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Raccoon hunter cleared of conviction for fetching wayward dog

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A raccoon hunter’s misdemeanor conviction was reversed Tuesday when appellate judges determined he wasn’t hunting or chasing wildlife when he retrieved his wandering dog from property where he didn’t have permission to hunt.

Jeremy Schath was convicted of Class C misdemeanor chasing wildlife on private property without the consent of the owner after the state amended an initial charge of hunting without permission during a bench trial before Decatur Superior Judge Matthew D. Bailey. The case is Jeremy Schath v. State of Indiana, 16A05-1308-CR-433.

Schath was raccoon hunting in November 2012 with the permission of the property owner when his dog wandered onto private property where Schath didn’t have permission to hunt. He put his gun down and retrieved the dog, which had cornered a raccoon in a drainage pipe.

“While we do not reweigh the credibility of witnesses or the evidence on appeal, we note that in the instant matter, no such ‘reweighing’ is necessary because all of the evidence in the record indicates that Schath entered the Coffee Tree Farms Property for the sole purpose of retrieving his dog, not for the purpose of chasing a raccoon,” Judge Cale Bradford wrote for the panel.

“As such, we conclude that the evidence presented before the trial court was insufficient to sustain Schath’s conviction for Class C misdemeanor chasing wildlife on private property without the consent of the landowner. Accordingly, we reverse Schath’s conviction.”

 
 

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  1. What is this, the Ind Supreme Court thinking that there is a separation of powers and limited enumerated powers as delegated by a dusty old document? Such eighteen century thinking, so rare and unwanted by the elites in this modern age. Dictate to us, dictate over us, the massess are chanting! George Soros agrees. Time to change with times Ind Supreme Court, says all President Snows. Rule by executive decree is the new black.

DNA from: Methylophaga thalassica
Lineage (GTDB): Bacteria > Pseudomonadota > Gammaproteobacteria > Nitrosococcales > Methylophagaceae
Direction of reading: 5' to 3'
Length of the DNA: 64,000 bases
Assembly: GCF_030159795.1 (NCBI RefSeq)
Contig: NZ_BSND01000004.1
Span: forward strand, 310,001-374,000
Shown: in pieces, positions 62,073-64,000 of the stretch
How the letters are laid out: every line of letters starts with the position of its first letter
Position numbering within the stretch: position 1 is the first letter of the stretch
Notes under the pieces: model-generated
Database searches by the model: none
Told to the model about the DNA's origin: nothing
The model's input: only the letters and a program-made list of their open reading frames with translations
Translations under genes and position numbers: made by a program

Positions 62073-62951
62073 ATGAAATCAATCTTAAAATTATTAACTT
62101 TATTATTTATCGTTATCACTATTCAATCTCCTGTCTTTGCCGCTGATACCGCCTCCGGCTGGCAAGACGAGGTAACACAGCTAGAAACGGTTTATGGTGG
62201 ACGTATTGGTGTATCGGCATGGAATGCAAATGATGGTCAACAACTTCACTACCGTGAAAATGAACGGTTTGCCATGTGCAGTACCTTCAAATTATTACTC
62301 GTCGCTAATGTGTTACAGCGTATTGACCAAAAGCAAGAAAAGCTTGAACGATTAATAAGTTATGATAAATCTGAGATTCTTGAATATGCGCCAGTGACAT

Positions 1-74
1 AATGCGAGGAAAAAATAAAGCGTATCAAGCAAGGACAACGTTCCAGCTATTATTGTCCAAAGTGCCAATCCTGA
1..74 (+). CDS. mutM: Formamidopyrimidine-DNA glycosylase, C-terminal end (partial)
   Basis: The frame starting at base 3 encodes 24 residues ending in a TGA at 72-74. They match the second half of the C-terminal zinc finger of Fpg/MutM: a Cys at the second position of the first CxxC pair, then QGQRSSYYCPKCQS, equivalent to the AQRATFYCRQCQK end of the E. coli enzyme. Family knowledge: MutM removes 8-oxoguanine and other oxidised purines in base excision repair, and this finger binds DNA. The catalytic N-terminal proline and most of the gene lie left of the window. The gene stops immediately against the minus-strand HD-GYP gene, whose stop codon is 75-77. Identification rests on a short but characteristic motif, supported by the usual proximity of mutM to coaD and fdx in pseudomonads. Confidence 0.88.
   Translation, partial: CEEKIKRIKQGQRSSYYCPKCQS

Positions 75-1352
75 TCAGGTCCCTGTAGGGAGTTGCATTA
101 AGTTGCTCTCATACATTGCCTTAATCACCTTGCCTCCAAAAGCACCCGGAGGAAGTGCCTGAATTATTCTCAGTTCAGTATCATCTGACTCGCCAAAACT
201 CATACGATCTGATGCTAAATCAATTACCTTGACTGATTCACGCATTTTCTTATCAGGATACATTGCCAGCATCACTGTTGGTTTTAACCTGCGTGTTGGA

2. I made the same argument before a commission of the Indiana Supreme Court and then to the fedeal district and federal appellate courts. Fell flat. So very glad to read that some judges still beleive that evidentiary foundations matter.

  3. KUDOS to the Indiana Supreme Court for realizing that some bureacracies need to go to the stake. Recall what RWR said: "No government ever voluntarily reduces itself in size. Government programs, once launched, never disappear. Actually, a government bureau is the nearest thing to eternal life we'll ever see on this earth!" NOW ... what next to this rare and inspiring chopping block? Well, the Commission on Gender and Race (but not religion!?!) is way overdue. And some other Board's could be cut with a positive for State and the reputation of the Indiana judiciary.

  4. During a visit where an informant with police wears audio and video, does the video necessary have to show hand to hand transaction of money and narcotics?

  5. I will agree with that as soon as law schools stop lying to prospective students about salaries and employment opportunities in the legal profession. There is no defense to the fraudulent numbers first year salaries they post to mislead people into going to law school.

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